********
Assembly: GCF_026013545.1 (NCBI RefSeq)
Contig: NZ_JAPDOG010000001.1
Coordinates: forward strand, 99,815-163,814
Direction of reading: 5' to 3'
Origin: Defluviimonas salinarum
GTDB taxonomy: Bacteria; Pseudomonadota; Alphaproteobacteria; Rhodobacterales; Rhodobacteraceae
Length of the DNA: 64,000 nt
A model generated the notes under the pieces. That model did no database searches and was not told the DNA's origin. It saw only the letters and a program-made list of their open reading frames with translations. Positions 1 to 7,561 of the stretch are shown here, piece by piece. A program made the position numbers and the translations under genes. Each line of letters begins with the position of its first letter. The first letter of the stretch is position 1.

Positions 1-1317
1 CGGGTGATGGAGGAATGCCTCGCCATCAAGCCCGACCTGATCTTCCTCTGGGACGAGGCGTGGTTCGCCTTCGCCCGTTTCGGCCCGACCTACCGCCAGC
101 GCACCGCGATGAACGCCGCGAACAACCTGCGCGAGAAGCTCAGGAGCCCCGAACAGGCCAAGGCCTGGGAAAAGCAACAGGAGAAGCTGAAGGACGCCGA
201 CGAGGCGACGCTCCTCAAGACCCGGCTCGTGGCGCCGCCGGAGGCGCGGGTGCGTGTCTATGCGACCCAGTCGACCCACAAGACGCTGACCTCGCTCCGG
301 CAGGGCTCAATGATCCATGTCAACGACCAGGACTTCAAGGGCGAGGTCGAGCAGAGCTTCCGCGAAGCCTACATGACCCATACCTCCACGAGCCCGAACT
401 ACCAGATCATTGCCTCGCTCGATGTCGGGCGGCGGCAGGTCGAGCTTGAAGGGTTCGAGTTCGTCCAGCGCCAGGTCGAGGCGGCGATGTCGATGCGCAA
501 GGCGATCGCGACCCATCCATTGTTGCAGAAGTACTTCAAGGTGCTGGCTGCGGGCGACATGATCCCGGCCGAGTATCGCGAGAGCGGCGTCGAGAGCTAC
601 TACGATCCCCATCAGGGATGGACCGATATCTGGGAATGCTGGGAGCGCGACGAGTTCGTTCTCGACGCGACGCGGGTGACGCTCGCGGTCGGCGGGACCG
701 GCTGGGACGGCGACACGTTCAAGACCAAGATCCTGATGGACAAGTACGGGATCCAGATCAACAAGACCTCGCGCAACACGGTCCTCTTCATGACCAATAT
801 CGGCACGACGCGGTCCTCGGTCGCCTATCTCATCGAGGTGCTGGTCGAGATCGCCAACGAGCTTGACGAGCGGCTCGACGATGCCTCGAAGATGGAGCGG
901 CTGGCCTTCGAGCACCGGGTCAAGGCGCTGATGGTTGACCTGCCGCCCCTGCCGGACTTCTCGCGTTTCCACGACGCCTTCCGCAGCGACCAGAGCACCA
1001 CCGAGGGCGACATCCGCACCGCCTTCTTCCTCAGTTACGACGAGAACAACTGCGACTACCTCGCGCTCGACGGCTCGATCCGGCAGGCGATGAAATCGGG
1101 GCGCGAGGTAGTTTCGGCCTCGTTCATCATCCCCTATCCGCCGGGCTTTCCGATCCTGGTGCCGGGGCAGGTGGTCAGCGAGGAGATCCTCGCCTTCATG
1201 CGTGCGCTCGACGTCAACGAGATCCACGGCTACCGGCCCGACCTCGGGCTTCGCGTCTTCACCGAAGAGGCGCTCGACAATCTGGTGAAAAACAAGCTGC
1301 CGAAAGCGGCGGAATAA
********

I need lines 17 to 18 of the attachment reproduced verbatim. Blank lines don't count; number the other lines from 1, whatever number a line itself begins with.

701 GCTGGGACGGCGACACGTTCAAGACCAAGATCCTGATGGACAAGTACGGGATCCAGATCAACAAGACCTCGCGCAACACGGTCCTCTTCATGACCAATAT
801 CGGCACGACGCGGTCCTCGGTCGCCTATCTCATCGAGGTGCTGGTCGAGATCGCCAACGAGCTTGACGAGCGGCTCGACGATGCCTCGAAGATGGAGCGG